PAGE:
Sunday, July 29, 2012

Summer Movie Review - The Dark Knight Rises

Even though The Dark Knight Rises has been in theaters over a week now, the Sector still had to offer up an opinion on what is now the final installment in this version of Batman.  Director Christopher Nolan envisioned his idea of the Dark Knight over 10 years ago when the character was on life support thanks in partly to the royal crapfest that was Joel Schumacher’s Batman & Robin.  From molded nipples on the Batsuit to George Clooney’s wrecking of the iconic superhero, Warner Brothers came within a Bat’s short and curly hair away from ending the franchise.  Luckily the suits at Warners decided they needed to go in the opposite direction from the Burton/Schumacher era into the more “real” world Nolan was offering.

Nolan’s first film in the series was Batman Begins in 2005 which became a huge success both critically and financially and set into motion what would become the judging barometer of superhero films to follow.  With the initial success of Batman Begins, Nolan followed up three years later with The Dark Knight in 2008.  Rarely a sequel to a film enjoys greater success than its predecessor; The Dark Knight has grossed well over a billion dollars and earned the late Heath Ledger an Academy Award for his portrayal of Batman’s arch-nemesis, The Joker.  It also set the bar so high for Christopher Nolan, that whichever road he decided to take to end his trilogy would be wrought with some controversy, excitement and disappointments; and make no mistake about it – The Dark Knight Rises – is all of that and then some.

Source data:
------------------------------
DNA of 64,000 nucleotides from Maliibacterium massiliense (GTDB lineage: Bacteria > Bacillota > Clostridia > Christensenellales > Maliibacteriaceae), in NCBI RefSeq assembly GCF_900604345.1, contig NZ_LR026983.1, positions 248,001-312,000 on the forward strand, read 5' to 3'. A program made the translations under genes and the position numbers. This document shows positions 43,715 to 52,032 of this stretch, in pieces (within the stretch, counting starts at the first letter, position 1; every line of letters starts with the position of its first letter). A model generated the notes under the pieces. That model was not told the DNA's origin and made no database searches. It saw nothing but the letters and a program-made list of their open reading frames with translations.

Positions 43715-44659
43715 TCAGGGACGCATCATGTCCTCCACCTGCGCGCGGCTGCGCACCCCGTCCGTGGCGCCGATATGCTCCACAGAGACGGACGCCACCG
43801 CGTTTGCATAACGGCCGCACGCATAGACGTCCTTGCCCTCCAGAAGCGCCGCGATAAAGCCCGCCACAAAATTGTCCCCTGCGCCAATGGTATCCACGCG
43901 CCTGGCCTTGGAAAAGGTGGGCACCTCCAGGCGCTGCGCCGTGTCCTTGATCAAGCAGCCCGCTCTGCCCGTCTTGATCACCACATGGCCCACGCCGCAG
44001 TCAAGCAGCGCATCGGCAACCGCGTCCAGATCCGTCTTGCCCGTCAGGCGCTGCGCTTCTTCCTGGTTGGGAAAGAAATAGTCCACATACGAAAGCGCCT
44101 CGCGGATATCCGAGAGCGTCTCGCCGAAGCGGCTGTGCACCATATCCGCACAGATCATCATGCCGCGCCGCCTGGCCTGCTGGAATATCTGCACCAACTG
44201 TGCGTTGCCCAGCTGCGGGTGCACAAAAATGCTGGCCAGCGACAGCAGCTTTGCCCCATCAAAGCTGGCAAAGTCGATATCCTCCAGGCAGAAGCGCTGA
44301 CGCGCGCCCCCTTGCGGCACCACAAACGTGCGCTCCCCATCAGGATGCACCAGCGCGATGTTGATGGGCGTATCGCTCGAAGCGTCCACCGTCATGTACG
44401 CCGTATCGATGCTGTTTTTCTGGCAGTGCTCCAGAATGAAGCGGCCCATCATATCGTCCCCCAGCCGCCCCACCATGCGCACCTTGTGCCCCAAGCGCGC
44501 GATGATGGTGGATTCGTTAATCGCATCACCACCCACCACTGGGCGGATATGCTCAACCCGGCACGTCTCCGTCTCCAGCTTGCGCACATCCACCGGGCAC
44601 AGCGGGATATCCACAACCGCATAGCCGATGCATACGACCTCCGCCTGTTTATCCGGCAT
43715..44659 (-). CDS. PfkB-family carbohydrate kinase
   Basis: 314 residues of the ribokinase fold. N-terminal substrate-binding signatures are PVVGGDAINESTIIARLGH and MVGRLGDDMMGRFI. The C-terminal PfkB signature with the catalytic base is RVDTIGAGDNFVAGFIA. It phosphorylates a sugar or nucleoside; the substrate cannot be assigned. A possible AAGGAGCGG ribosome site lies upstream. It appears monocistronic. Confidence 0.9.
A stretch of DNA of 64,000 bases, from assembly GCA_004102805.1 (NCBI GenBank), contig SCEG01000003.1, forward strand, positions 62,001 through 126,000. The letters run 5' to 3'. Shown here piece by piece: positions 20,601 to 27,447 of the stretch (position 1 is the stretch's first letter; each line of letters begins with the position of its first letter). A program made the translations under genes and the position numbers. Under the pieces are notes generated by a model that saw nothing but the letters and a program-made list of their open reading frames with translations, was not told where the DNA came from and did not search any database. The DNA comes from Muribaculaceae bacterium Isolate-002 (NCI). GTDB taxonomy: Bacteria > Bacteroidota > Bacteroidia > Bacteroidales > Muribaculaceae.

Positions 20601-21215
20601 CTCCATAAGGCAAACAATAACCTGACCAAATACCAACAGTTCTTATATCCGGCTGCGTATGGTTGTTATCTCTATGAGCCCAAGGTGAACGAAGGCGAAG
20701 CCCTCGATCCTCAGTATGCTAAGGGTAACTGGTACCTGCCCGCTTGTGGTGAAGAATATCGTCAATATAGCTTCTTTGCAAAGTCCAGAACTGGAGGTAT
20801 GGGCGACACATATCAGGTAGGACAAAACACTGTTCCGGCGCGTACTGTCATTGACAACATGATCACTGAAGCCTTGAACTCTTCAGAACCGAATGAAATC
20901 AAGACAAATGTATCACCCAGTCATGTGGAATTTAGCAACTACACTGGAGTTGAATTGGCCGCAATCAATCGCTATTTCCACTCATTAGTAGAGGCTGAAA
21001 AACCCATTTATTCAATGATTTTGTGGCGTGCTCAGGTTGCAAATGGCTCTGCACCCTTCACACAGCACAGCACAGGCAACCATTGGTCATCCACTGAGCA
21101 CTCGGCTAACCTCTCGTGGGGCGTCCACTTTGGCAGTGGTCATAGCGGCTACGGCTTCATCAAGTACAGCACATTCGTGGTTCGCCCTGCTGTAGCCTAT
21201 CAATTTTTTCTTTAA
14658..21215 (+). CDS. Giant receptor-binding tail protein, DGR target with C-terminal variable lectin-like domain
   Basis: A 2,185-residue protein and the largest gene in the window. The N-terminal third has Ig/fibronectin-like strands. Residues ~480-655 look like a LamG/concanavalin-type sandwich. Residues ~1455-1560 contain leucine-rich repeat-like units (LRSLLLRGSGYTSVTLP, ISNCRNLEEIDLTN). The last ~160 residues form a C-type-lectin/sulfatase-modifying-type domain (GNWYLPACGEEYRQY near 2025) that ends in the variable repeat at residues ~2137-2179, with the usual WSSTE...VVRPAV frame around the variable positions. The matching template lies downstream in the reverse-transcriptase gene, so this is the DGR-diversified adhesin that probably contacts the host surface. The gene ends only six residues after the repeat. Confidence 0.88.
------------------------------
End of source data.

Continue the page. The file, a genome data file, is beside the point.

If you haven’t seen this movie yet and don’t want to be spoiled – then this is your last and only warning.

The Dark Knight Rises takes place about 8 years after the events of The Dark Knight where Batman with Commissioner Gordon’s acquiescence, takes the fall for the death of Harvey Dent to cover up the villainous actions by the former respected Gotham District Attorney thus keeping Gotham’s citizens from losing hope in the true system of law and order.  Well according to the film the ruse was a success as helped to create the Dent Law – a nod to the Patriot Act? – which in essence, helped to eliminate mob control over Gotham.  But as Bane actually says to Batman in the film, 

“Victory has made you weak.”